NanoViricides (OTCBB:NNVC) saw its shares surge over seven per cent Wednesday, after announcing that president Anil Diwan will lead section 1 of the Symposium on Nanomedicines: Charting a Roadmap to Commercialization, called "Designing Nanomedicines".
Diwan will lead section 1 of the symposium, being held today and tomorrow in Rockville, Maryland, with Dr. Mostafa Analoui of the Livingston Group. Additionally, NanoViricides' chief scientific officer Randall Barton will lead section 2, called "Preclinical Pharmacology", with Dr. Benjamin Yerxa of Liquidia Technologies.
Shares of the company were up 7.09 per cent as at about 12 p.m. EDT, trading at 68 cents.
"Designing Nanomedicines" will provide panelists from various medical universities and research centres across the U.S. with a sampling of the multi-faceted nanomedicine technologies and their current and future applications, the company noted.
The panelists will briefly present design aspects of their respective work in nanomedicines and then discuss several key questions that should be addressed in developing nanomedicines against diseases that currently have no good drugs.
NanoViricides said Diwan will focus on the questions of how to design antiviral biomimetic nanomedicines, the importance of "active" targeting for such drugs, and the company's success in developing the first ever orally active nanomedicine with its oral FluCide anti-influenza drug candidate.
He will also look at NanoViricides' success in achieving "broad-spectrum" effectiveness, and the long, sustained effectiveness of the company's anti-HIV and anti-influenza drug candidates.
NanoViricides' injectable anti-flu drug, NV-INF-1, is intended for use in hospitalized patients with the flu. The company said it believes it will be useable in immuno-compromised populations, and may receive an orphan drug classification for this indication.
Its oral anti-influenza drug candidate, NV-INF-2, may be the first ever nanomedicine drug of any kind that is active when administered orally. This drug is being developed for out-patient influenza cases, and may also be useful for the protection of health care workers.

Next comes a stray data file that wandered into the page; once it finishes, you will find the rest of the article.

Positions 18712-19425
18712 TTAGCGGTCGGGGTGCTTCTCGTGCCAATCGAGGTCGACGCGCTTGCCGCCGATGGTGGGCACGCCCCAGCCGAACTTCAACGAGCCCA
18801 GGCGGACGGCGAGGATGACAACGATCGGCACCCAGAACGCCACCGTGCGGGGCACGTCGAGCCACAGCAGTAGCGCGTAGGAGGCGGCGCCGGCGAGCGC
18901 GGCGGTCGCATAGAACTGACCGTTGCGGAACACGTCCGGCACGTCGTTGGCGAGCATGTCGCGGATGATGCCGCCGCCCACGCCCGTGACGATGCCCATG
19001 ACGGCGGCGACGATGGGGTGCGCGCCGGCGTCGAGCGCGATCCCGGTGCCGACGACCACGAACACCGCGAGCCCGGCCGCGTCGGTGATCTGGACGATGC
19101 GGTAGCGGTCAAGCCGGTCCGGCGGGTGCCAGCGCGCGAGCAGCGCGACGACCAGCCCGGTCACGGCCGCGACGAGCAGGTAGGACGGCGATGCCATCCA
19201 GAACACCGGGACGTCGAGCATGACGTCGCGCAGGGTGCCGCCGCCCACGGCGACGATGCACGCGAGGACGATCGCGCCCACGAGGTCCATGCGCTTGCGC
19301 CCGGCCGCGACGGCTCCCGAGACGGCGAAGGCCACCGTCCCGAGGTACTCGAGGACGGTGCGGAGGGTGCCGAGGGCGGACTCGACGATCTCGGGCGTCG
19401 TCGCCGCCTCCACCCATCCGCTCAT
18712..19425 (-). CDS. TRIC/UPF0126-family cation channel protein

Both drugs in its FluCide program have shown "very high effectiveness" in preclinical animal studies, NanoViricides noted, routinely showing substantial superiority to Tamiflu, the current standard of care.
The FluCide drugs are intended for use against most types of flu viruses, including H1N1 or the "swine flu", H3N2, novel strain, and bird flu.
The drugs are based on NanoViricides' biomimetic technology, which mimicks the natural sialic acid receptors for the influenza virus on the surface of a nanoviricide polymeric micelle. The company noted that all flu viruses bind to the sialic acid receptors, even if they rapidly mutate.
"The sustained effect may enable single dose therapy for influenza and other acute viral illnesses," said NanoViricides in a statement Tuesday.
"In addition, this sustained effect property should result in strong patient benefits for HIV/AIDS patients by reducing the number of times the drug needs to be taken, to perhaps as little as once-a-week."
The company also noted that a single course treatment for out-patients is a highly sought after goal in influenza therapeutics and that it estimates the market size for anti-influenza drugs to be roughly $4 to $7 billion worldwide. NanoViricides said it believes that if its FluCide drugs become available, the influenza drug market size could expand substantially.
Including the FluCide program, it currently has six "commercially important" drug candidates in its pipeline that together address a market size greater than $40 billion. Those include drugs for use against HIV, viral eye diseases, Herpes, and Dengue viruses.
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